The "Magic" of Croatian Intuition

It seems to me that Croatians are not really concerned about being precise. Croatia is a world of horseshoes and hand grenades, where close enough is… well… enough. Or  it may be that I don’t have the cultural acumen needed to accurately decode these ambiguous expressions into the bursts of clarity they really are. I lack what I like to call Croatian Intuition.

It’s that point during a meal when someone says “no” to more, and I’m left there holding the cheese and pršut plate, trying to discern whether or not they mean no, no, or yes, but are just saying no. Or, at the end of a coffee when a friend insists on paying, and I’m not sure if she really means that or if she’s just saying it. The list goes on. When the hosts says stay, do we go? In these situations I feel so disoriented that I’m like an insect with his antennae snapped off. 

It gets worse. One time I was getting an x-ray and the nurse said: “Take everything off” (Skinite sve or se). So, I. took. everything. off. Well, one awkward scene and one startled nurse later, I learned that what she actually meant was “take your shirt off.” Great. 

Here in Croatia even the things that should be precise aren’t, like numbers. Distance, temperature and TIME! All are open to interpretation. Look at the weather forecast. The hundreds of kilometer stretch of sea is given one temperature and the rest of in-land Croatian is given another. What? How can that make any sense? Do we live on a small island? No. We don’t. There is even a 20 kilometer discrepancy on the signs telling you the distance from Split to Zagreb, or Zagreb to Split. Or the television schedule, sometimes it says 20:05, but that actually could mean 20:00 or 20:10, maybe even 20:07.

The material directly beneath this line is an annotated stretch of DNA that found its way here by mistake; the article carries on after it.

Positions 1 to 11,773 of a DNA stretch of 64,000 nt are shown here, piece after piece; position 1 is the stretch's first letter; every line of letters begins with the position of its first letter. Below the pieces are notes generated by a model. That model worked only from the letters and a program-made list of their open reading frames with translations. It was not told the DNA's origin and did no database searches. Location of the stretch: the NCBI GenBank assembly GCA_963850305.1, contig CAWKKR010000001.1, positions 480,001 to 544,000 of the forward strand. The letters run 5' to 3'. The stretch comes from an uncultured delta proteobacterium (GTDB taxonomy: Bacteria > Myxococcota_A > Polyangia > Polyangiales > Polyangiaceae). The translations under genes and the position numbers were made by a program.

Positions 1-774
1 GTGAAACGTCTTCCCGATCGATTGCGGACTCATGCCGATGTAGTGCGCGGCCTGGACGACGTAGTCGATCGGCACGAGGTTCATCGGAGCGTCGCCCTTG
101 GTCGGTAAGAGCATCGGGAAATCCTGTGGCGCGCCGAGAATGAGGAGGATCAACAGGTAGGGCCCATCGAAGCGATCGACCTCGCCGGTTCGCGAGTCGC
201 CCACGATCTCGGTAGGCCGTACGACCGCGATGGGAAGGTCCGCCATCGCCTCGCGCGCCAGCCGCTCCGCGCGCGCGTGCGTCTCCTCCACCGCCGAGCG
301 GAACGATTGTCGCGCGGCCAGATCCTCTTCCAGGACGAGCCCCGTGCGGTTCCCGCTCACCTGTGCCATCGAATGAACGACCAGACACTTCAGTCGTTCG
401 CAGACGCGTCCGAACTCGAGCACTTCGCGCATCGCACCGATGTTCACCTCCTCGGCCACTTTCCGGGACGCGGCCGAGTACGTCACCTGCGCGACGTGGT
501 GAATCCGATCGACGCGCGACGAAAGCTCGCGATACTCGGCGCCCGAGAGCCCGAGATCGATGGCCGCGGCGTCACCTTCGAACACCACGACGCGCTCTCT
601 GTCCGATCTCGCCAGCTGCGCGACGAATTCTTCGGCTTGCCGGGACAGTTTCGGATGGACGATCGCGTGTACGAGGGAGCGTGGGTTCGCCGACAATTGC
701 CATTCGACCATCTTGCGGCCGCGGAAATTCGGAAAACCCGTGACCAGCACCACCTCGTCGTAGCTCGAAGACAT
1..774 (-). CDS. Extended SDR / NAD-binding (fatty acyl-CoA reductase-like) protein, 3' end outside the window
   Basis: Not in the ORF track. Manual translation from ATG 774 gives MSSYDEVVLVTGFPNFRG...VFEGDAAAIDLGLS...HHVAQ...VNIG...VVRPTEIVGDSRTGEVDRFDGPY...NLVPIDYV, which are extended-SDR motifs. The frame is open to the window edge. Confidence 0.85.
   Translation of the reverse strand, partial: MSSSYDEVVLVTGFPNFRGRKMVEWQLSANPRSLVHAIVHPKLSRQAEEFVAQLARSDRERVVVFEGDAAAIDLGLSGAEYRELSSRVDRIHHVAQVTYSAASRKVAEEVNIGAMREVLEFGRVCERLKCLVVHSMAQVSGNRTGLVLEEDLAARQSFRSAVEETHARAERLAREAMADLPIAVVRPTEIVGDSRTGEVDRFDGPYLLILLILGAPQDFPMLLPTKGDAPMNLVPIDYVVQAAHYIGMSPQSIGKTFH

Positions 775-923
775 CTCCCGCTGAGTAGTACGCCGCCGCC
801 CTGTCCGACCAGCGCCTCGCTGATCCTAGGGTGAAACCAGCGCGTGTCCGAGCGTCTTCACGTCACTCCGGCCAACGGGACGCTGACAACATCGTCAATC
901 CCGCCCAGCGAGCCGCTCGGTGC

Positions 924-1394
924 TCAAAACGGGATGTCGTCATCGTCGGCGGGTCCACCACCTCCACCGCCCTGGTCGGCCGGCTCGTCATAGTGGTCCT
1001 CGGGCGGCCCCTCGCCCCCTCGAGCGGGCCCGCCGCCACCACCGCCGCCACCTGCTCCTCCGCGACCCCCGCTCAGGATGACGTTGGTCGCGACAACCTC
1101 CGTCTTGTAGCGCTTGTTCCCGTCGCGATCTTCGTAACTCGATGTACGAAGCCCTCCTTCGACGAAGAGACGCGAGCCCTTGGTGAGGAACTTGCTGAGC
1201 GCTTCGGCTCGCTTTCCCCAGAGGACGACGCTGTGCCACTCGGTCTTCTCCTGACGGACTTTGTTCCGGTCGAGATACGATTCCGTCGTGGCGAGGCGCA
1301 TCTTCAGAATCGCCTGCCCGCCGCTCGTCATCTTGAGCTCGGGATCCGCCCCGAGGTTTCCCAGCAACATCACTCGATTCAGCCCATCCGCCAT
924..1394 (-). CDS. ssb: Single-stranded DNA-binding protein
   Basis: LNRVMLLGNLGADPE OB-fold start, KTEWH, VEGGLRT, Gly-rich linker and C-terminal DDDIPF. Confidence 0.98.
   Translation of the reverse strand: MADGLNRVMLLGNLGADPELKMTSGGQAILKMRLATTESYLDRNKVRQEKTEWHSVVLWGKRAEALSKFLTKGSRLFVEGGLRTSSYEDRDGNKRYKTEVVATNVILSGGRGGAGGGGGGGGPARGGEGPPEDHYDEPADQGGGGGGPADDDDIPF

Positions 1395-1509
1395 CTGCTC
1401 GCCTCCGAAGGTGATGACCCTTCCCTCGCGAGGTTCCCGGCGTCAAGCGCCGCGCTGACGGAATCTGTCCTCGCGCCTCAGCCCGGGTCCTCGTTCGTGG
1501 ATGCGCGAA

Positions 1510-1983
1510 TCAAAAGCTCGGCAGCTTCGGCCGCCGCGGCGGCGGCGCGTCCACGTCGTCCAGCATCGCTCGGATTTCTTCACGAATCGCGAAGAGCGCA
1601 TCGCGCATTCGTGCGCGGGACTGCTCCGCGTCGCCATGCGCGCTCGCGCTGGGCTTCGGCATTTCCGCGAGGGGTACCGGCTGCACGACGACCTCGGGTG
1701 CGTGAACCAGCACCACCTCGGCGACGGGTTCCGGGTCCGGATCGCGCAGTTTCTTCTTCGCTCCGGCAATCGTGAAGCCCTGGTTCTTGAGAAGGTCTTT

The uncertainty culminates in trying to interpret any set of institutional or bureaucratic rules. In the US we say rules are rules. In Croatia it’s more like rules are rules when someone wants them to be, otherwise they're just rules. Which ones matter is often shrouded in ambiguity. At one job, the accounting office insisted that I had to have a different kind of account number, and then after someone from another office argued with them, they changed their minds. What? There are of course other instances with some regulator or bureaucrat insisting on some rule, only to have his insistence suddenly wither away on a whim like a dried leaf  in the wind. 

I’ll admit that Americans are not the most intuitive people on the planet. In fact we loathe ambiguity and nuance. It’s why we split the bill. Forget fairness. To me, paying for my own coffee is worth not having to do the awkward little shuffle-fight for the bill. Or spend energy interpreting what someone says. Just. tell. me. what. you. want. puhleaze. When someone says “no” for seconds we say…um… O.K. And that’s that.  

What’s most amazing to me is how the discrepancies, nuances and uncertainties don’t seem to really bother anybody.  This could be a result of passive resignation to one’s uncertain fate, but I think it’s more likely that everyone here can understand each other, regardless of what is or isn’t said. Or, maybe it’s just more fun getting naked when you aren’t supposed to and surprising your friend with a coffee. Not necessarily at the same time, of course.